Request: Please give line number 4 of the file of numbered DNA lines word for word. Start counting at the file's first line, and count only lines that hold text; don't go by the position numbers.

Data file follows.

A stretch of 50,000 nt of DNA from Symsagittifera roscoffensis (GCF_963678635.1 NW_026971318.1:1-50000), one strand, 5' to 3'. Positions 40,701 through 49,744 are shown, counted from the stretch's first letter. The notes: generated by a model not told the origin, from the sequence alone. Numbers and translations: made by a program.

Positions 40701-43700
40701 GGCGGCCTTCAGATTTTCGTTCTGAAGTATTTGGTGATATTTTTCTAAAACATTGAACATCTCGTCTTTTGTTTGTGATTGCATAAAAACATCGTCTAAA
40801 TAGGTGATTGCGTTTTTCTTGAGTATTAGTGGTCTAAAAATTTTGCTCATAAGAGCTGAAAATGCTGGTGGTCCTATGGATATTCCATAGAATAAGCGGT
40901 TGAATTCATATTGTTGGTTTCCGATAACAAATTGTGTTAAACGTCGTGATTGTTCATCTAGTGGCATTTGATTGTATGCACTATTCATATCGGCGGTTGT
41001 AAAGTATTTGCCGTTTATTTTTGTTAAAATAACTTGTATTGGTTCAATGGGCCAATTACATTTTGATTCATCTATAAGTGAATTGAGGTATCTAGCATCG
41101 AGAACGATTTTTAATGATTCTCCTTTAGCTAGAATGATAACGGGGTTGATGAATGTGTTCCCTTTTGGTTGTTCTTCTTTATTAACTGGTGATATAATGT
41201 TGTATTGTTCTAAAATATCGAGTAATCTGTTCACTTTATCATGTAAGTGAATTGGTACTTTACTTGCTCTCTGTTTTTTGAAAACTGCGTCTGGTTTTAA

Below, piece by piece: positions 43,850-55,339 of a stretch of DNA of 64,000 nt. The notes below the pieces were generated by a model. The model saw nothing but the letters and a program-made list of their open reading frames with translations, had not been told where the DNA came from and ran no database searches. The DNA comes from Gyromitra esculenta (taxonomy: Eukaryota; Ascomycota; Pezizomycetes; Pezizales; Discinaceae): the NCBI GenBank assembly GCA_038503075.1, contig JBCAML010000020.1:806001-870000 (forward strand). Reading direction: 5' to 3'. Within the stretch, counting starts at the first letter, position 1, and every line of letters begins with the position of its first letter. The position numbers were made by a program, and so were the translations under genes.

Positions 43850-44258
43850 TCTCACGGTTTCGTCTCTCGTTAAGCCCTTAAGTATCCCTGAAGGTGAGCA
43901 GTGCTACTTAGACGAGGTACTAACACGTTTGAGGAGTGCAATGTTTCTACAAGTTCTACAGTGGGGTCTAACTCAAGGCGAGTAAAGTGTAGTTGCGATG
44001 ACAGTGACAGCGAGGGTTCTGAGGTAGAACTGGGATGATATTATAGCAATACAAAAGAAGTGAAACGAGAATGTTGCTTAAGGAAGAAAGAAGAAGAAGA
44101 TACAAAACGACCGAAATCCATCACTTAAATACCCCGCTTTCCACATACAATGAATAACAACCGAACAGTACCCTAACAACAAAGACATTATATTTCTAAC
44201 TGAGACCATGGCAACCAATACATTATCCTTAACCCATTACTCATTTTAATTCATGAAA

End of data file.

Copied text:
40801 TAGGTGATTGCGTTTTTCTTGAGTATTAGTGGTCTAAAAATTTTGCTCATAAGAGCTGAAAATGCTGGTGGTCCTATGGATATTCCATAGAATAAGCGGT